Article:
The CAT Scan

The CAT Scan (Cellular Access Test Scan, meow!) is a tool to audit your phone, to simply evaluate which applications ask for too much permissions.

This CAT Scan uses in the database of the open source project Exodus Privacy. This database shows on Android apps the built-in trackers and the amount and nature of permissions needed. More details on the εxodus page.

But what does CAT Scan do?

The goal of CAT Scan is to make all information more friendly. In other words: to know at a glimpse which applications require too much permissions and are likely to spy on you.

Like any simplification process, CAT has its pros and cons:

  • Its main strength is that it is simple and easy to read. From a single glance, you will be able to get an idea of whether an application is intrusive or not, based on the nutriscore, with it colored indications.


  • Its main weakness is that it is sometimes simplistic. In fact, at times two applications can have a similar score, while one is intrusive and the other requires a lot of permissions, but justifiably so (like Signal, for example).

Calculation formula

The CAT scan score is based on the following variables

  • number of trackers found
  • number of “normal” permits
  • number of “dangerous” permissions (according to Google’s definition)
  • total number of permissions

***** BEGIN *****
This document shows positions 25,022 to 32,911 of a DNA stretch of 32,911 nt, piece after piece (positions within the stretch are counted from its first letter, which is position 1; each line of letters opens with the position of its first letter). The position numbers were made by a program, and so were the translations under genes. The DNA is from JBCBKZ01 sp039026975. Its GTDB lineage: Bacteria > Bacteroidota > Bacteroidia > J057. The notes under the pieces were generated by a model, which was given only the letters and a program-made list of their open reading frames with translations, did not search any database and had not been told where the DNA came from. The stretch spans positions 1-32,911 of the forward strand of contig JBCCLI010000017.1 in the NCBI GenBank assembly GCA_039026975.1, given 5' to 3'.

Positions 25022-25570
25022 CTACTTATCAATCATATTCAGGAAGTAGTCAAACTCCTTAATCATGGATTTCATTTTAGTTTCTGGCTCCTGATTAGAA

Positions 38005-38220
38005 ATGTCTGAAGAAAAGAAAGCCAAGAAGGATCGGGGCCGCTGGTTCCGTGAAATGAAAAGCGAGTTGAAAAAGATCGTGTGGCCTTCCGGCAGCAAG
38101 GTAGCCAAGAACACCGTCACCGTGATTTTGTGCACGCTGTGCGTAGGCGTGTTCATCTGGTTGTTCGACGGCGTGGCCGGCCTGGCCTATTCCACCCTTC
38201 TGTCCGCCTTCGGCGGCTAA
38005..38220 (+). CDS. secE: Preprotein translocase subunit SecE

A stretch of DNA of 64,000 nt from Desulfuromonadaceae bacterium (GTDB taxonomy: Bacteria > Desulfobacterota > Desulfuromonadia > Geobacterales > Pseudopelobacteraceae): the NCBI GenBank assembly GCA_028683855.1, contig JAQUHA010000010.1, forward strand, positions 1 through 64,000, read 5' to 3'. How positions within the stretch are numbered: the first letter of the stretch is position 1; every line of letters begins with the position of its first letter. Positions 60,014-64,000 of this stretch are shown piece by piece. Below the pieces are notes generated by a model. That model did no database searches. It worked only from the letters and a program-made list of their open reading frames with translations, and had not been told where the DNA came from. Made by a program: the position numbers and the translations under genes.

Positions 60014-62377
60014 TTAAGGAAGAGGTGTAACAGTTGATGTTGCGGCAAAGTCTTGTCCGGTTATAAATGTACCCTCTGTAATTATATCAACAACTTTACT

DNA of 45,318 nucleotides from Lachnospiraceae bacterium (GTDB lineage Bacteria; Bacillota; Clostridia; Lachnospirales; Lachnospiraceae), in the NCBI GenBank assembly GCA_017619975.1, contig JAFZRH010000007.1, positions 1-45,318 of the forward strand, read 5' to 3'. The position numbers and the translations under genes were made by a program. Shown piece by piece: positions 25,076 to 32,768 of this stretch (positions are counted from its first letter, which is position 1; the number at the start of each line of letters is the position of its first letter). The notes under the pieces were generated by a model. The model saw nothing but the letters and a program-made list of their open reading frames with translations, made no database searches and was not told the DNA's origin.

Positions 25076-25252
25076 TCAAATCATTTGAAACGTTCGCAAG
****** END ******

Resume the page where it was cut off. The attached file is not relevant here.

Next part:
For each application, a score is calculated according to the following formula.

[total permissions] + ( [trackers] x [dangerous permissions] )

The result is ranked on the following scale:

A - 0-15
B - 16-30
C - 31-50
D - 51-70
E - 70+

To obtain the overall score, the following formula is applied:

SUM(scores_apps) / [number of applications]

And why not another formula?

The idea behind this calculation formula was to base it on the total number of authorizations, and then weigh the score according to the configurations that we consider “dangerous”, i.e. to manage to point out the applications where there are both trackers (which reveal a very likely intrusive approach by the publisher) and critical authorizations (which allow manipulation of sensitive data, such as your address book or your geolocation).

However, as we have explained above, each formula has its pros and cons:

  • The strength of this formula is that it is simple and classifies applications effectively (after several trials with other formulas and seeing the results of applications with known privacy practices).
  • The weakness of this formula is double.
    • This score gives too low a score to some applications that are a priori trustworthy, but which need a large amount of permissions because they have a wide range of functions. This is the case, for example, for some secure messaging applications such as Signal or Element, or, of course, for our own Gao&Blaze game. However, these applications are still few in number, as a significant part of today’s applications are “mono-tasks” and have only one (or a few) main functions.
    • It inherits the lacks of Exodus Privacy, i.e., we cannot be 100% sure that all trackers have actually been detected.